So, the circuit is an analog solution to the system of differential equations. Not bad for a handful of chips and some discrete components on a breadboard. We’ve seen a similar circuit on Hackaday.io.

Check out our recent competition winners if you want to see op amps do their thing. Analog computers were a thing. They aren’t always that complicated, either.

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Inside A Fake LM358

[IMSAI Guy] got some fake LM358 op-amps. Uncharacteristically, these chips actually performed well even though they didn’t act like LM358s. [IMSAI Guy] did a video about the fake chips and someone who saw it offered to analyze the part compared to a real LM358 to see what was going on. You can see it too in the video below.

A visual inspection made it obvious that the chip was probably a fake. X-ray analysis was a little less obvious but still showed poor quality and different internals. But the fun was when they actually decapsulated the part.

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Inside Electronic Gain Control

Normally, if you want to control the gain of an amplifier, you’ll use a variable resistor. You know, like a volume control. But what if you want to control the amplifier’s gain with a voltage? [Engineering Prof] explains a circuit that can do this using a pair of op amps and a pair of matched JFETs.

The analysis is simple because you assume the op amps are not in saturation, so you can assume that the op amp will do what it needs to do to make the input terminals equal. The left-hand op amp has one input grounded, so the output will drive the first FET  to ensure the negative terminal is also 0V. It is easy to see that the current through R1 must then be the current through the FET, which is going to be the control voltage (which is negative) divided by R1.

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Quick Negative Voltage For An Op Amp

It is a classic problem when designing with op amps: you need the output to go to zero, but — for most op amps — you can’t quite get down to the supply rail. If your power options are a positive voltage and ground, you can’t get down to zero without a special kind of op amp which might not meet your needs. The best thing to do is provide a negative supply to the chip. Don’t have one? [Peter Demchenko] can help. He uses a simple two-transistor multivibrator along with some diodes and capacitors to generate a minimal negative voltage for this purpose.

The circuit is simple and only produces a small negative voltage. He mentions that into a 910 ohm load, he sees about -0.3V. Not much, but enough to get that op amp down to zero with a reasonable load. Unlike other circuits he’s used in the past, this one is efficient. With a 5-volt input, it draws less than 1.5 mA.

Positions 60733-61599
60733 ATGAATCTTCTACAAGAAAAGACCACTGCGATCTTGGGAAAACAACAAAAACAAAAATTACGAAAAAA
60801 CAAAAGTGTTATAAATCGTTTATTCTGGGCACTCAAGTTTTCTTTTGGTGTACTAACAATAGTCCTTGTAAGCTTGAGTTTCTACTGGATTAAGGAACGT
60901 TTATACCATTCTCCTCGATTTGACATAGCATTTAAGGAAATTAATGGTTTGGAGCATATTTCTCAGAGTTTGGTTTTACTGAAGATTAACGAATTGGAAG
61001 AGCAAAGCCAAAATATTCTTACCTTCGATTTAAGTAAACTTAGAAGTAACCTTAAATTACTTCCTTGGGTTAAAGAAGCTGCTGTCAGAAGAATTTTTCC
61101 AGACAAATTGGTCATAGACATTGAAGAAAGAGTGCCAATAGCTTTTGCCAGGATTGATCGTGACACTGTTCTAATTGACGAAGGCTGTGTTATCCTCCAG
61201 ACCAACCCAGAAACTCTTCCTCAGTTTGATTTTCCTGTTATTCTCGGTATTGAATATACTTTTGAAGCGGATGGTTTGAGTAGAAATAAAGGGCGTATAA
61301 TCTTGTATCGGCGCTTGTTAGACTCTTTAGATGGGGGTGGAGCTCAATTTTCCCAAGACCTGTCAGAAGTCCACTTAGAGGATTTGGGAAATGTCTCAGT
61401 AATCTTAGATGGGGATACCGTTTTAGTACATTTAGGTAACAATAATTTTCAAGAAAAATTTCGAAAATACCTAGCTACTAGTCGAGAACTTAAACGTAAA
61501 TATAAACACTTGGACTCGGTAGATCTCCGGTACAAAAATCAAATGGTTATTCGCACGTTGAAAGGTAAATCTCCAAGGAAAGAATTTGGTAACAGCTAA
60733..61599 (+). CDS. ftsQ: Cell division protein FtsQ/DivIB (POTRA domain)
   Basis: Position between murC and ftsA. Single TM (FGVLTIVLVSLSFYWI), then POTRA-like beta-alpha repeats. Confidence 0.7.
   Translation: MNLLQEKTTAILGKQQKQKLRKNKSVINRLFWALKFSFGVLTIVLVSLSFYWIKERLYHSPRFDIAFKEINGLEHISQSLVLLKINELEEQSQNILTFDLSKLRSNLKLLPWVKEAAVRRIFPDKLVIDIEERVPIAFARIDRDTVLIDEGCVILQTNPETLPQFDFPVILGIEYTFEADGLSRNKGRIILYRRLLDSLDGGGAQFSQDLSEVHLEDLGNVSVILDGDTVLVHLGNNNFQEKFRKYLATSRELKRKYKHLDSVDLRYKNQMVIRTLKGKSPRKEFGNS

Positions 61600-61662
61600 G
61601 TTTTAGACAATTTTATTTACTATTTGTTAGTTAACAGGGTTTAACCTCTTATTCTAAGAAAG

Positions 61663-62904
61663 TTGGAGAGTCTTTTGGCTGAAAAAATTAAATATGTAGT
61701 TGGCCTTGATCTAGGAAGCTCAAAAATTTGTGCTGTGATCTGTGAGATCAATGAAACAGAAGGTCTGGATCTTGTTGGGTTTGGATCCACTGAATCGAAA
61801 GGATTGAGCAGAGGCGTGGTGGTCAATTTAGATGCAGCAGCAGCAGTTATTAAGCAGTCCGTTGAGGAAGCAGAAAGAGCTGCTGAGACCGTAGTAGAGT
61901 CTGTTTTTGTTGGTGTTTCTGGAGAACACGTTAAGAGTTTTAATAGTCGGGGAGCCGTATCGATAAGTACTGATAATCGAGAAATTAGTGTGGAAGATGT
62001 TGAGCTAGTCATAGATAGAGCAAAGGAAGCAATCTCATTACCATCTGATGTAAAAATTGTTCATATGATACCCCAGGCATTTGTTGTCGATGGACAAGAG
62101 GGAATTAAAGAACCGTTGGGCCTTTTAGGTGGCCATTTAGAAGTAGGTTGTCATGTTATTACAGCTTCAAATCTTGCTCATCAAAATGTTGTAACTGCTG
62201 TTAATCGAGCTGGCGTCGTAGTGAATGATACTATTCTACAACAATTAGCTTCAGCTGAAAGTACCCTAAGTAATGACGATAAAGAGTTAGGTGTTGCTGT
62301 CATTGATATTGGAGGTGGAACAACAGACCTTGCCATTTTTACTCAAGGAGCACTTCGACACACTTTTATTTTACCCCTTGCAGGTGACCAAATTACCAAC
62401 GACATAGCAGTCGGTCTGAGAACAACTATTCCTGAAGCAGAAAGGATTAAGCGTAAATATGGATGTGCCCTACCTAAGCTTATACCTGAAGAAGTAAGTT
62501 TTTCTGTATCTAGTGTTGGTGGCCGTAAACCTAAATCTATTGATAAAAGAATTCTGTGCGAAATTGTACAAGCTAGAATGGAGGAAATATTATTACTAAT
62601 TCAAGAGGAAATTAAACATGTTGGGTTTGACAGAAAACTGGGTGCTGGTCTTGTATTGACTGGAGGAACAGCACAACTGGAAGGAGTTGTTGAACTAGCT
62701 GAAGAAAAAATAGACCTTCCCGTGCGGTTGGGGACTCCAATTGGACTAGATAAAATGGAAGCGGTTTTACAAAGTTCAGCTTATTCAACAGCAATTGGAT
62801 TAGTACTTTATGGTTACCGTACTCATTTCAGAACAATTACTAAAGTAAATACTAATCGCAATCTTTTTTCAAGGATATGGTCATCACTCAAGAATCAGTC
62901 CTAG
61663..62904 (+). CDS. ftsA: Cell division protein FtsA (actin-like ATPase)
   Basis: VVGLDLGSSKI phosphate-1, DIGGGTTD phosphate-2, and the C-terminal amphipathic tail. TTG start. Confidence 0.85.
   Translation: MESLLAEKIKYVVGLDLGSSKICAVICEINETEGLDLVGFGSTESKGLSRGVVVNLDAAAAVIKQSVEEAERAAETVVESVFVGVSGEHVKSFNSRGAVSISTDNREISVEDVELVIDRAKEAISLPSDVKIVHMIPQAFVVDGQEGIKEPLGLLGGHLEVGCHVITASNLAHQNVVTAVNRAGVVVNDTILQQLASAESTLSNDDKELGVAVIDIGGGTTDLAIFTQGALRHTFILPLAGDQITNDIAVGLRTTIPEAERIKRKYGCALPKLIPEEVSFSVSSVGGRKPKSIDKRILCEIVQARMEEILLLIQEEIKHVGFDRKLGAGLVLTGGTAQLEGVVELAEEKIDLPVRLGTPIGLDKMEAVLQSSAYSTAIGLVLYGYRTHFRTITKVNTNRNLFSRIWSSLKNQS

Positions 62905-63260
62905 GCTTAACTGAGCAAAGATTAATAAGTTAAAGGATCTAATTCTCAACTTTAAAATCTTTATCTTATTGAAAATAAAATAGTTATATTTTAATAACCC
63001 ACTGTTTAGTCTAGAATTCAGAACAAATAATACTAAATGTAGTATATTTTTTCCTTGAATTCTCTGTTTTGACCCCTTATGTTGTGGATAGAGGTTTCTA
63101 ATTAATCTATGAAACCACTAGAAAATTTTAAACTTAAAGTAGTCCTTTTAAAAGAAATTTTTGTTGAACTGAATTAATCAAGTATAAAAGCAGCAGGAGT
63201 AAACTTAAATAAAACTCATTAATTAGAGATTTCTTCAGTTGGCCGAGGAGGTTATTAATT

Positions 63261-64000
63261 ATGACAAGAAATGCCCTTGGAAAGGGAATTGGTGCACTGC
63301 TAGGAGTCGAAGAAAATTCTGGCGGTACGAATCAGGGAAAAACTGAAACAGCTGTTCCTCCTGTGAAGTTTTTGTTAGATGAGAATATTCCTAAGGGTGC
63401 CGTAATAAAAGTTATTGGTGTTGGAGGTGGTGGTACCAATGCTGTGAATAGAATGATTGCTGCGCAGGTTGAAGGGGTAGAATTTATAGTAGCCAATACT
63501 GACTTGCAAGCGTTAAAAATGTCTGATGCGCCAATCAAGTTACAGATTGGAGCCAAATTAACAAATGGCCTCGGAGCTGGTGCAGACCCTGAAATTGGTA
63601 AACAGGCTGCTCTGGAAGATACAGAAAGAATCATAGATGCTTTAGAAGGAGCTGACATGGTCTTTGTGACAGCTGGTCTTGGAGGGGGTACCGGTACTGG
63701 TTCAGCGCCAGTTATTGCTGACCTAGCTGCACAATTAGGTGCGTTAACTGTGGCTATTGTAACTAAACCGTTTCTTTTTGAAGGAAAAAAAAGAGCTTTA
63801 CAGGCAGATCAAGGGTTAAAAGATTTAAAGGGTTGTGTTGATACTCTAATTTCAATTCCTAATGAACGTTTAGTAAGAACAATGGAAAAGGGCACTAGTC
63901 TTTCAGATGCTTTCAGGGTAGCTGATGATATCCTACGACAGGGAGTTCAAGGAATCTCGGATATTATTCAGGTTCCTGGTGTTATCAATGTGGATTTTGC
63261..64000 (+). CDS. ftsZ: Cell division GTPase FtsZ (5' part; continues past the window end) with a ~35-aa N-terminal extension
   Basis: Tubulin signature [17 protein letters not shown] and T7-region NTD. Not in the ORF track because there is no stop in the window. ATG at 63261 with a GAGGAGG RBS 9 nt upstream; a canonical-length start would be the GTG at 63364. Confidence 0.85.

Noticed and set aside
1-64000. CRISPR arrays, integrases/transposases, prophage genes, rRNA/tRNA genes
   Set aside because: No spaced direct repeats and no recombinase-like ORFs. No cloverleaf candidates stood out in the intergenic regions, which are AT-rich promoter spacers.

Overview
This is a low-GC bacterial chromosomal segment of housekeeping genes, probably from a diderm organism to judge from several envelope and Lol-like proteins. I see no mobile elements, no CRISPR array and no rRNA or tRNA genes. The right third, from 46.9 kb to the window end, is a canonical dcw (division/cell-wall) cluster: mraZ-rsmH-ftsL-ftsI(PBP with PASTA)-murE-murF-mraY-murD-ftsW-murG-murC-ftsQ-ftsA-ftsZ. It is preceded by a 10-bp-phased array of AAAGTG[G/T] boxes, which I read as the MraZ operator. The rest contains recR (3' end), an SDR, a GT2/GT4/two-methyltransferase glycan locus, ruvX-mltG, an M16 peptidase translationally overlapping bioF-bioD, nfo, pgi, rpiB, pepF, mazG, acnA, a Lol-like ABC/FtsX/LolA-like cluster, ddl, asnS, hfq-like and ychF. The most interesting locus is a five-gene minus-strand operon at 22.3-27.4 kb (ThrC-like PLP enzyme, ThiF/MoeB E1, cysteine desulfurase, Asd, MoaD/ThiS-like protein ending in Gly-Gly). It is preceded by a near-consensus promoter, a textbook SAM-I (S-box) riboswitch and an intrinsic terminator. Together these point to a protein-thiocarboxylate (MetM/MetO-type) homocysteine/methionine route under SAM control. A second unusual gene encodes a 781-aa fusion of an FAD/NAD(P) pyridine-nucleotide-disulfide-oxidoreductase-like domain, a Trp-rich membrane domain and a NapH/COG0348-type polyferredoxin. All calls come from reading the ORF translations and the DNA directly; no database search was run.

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Listening To Bats As They Search For Food

The range of human hearing goes up to about 20 kilohertz, which is fine for our purposes, but is pretty poor compared to plenty of other animal species. Dogs famously can hear up to about 60 kHz, and dolphins are known to distinguish sounds up to 100 kHz. But for extremely high frequencies we’ll want to take a step into the world of bats. Some use echolocation to locate each other and their food sources, and bats like the pipistrelle can listen in to sounds up to 350 kHz. To listen to them you’ll need a device like the π*pistrelle. (Ed Note: a better explanation is available at the project’s website.)

The original implementation of the bat detector was based on a Raspberry Pi Pico, from which it gets its name. But there have been several improvements on it in the years since it was first developed. The latest can detect bats when it hears their 350 kHz sonar calls thanks to an ultrasonic microphone and op amp. The device then records the bat sounds and then either heterodynes the sound down or time-expands it to human-audible range so the calls can actually be heard. There’s an LED display on the board as well as three input buttons, but an iOS companion app is available to interact with the device as well.

If you want to know for sure which species is flying around at night, you can use machine learning to help figure that out.